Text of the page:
India Today|August 10, 2020
For 28 years, the workshop of the Ram Janmabhoomi Nyas at Ramghat, some two kilometers from the Lucknow-Gorakhpur highway, hummed with the sound of chisels resolutely chipping away at stones being carved for the Ram temple in Ayodhya. The shilas, as they were called, gathered dirt and moss over the years, even as the workshop itself currently functions as a makeshift police camp. However, after the Supreme Court verdict of November 2019 cleared the way for the construction of the Ram temple in Ayodhya, the place is humming again. The stones, now polished anew, are lined at the entrance of the workshop, ready to be transported to the site of the new Ram temple. The remainder of the stones will be carved at the site itself.
The Centre, on February 5 this year, constituted the 15-member Shri Ram Janmabhoomi Tirthakshetra Trust as directed by the Supreme Court verdict, thus setting the wheels in motion for the temple’s construction. On July 18 this year, the trust sent a proposal to the prime minister’s office (PMO) for the bhoomi pujan of the Ram temple. It suggested two dates—August 3 and 5 for the ceremony. The PMO chose the latter, a date that seems to have particular political significance for Prime Minister Narendra Modi. It was on this date last year that the Centre revoked Article 370, thereby withdrawing the special status of Jammu and Kashmir.
This will be the first time after the demolition of the Babri Masjid in 1992 and the building of a makeshift Ram temple in Ayodhya that a prime minister will be having a darshan of Ramlalla Virajman, the infant deity at the site.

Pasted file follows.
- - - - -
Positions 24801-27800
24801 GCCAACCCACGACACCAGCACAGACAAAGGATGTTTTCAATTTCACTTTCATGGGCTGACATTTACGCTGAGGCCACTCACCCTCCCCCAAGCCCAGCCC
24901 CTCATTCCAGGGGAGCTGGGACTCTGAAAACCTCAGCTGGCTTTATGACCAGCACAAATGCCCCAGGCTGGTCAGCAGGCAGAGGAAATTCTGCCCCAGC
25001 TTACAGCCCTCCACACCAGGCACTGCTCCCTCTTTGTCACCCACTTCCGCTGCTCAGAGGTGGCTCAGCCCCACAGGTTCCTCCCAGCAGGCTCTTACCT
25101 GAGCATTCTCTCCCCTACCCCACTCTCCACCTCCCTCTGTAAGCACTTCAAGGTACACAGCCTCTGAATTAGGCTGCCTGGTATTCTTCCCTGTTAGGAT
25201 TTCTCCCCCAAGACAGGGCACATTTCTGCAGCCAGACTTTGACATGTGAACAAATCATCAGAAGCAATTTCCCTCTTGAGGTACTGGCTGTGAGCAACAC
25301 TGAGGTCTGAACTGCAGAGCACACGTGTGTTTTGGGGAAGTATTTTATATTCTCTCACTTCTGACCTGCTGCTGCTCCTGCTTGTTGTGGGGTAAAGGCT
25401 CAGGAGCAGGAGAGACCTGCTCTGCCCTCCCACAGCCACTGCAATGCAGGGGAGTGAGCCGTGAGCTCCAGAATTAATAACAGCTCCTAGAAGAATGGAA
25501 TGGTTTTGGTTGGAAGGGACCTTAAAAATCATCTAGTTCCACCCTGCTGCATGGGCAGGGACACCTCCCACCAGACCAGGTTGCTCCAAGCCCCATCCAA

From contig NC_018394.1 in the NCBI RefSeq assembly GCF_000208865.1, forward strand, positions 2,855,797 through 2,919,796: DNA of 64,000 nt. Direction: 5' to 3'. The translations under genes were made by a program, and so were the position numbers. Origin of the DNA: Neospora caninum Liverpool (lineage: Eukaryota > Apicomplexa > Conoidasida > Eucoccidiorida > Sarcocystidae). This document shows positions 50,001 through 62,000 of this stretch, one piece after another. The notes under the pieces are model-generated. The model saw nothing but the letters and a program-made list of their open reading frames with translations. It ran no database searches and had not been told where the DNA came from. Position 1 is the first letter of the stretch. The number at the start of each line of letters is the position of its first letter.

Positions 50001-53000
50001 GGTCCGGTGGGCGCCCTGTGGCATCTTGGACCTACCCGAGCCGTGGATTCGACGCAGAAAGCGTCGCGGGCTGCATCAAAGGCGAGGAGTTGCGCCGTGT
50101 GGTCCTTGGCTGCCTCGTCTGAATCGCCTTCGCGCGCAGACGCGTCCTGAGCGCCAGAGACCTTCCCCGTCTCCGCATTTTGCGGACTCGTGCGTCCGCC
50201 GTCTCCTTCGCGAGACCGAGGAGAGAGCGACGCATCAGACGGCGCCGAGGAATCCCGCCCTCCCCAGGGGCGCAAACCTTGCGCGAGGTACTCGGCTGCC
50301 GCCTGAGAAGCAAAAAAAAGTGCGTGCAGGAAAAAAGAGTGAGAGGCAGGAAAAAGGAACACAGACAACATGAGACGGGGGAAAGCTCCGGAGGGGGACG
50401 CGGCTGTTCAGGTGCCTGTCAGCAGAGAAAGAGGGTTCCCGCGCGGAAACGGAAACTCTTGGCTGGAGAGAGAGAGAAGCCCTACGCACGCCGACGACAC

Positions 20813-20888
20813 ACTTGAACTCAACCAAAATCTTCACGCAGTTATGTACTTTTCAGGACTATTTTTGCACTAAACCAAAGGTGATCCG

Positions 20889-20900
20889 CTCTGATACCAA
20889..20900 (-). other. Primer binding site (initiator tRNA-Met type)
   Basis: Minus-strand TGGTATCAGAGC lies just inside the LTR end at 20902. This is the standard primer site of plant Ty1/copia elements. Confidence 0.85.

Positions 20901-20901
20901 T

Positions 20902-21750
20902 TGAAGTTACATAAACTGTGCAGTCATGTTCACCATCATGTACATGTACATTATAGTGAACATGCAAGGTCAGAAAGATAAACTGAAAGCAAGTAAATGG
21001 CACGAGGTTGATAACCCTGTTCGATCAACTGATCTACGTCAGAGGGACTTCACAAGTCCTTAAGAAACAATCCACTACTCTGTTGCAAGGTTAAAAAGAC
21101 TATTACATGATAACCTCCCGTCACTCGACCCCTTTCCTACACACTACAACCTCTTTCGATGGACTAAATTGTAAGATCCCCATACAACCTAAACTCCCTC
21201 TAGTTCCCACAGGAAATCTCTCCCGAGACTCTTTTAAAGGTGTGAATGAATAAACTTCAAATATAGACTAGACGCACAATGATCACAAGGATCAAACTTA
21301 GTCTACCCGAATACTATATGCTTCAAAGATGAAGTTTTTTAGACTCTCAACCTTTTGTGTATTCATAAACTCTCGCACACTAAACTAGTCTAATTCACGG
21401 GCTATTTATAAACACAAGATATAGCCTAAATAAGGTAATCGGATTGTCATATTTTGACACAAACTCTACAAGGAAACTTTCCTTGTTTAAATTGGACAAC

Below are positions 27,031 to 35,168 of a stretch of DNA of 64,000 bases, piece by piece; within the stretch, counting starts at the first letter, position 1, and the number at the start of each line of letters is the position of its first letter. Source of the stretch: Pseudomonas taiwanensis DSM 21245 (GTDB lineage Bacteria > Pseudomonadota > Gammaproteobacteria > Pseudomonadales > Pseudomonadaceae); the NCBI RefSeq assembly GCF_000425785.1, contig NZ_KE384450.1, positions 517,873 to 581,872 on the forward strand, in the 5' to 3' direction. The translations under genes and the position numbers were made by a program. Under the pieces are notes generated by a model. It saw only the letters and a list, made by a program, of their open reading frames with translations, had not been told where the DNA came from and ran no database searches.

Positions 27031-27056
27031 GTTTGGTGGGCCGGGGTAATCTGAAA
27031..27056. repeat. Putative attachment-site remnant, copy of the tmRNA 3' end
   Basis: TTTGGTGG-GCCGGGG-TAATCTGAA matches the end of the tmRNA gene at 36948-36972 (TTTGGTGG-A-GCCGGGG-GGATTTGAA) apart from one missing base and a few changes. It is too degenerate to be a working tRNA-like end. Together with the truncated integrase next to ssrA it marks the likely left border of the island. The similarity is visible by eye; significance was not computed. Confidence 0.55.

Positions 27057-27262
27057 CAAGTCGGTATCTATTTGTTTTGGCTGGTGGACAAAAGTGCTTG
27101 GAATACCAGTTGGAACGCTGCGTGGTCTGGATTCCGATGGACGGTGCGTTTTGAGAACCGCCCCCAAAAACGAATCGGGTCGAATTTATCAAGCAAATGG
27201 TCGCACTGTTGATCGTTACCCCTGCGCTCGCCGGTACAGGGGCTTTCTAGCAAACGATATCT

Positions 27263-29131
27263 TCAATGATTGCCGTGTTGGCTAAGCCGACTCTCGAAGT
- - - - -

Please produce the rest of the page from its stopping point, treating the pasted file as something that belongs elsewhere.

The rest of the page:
Despite the coronavirus pandemic prohibiting any grand show, the Yogi Adityanath-led Uttar Pradesh government is determined to make the shilanyas a success. But even as the country stands poised at this ‘historic’ moment, a few questions continue to occupy the minds of observers.
MODI AND MANDIR
For someone who was the chief charioteer of his mentor L.K. Advani’s rath yatra, the prime minister has kept a safe distance from the Ram temple issue in the past six years. Even during his two visits to the temple town, he carefully avoided a visit to the ‘disputed’ area. Towards the closing months of his first term, he even turned down the demand by his partymen to take the constitutional route to facilitate the construction of the Ram temple. This was around December 2018 when poll surveys showed the BJP getting less than 230 seats in the general election the following year. There was tremendous pressure on the prime minister by the party for legislation on the Ram temple. But the prime minister dug in his heels, saying any communal confrontation on the issue would be a deal-breaker so close to the elections.
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August 10, 2020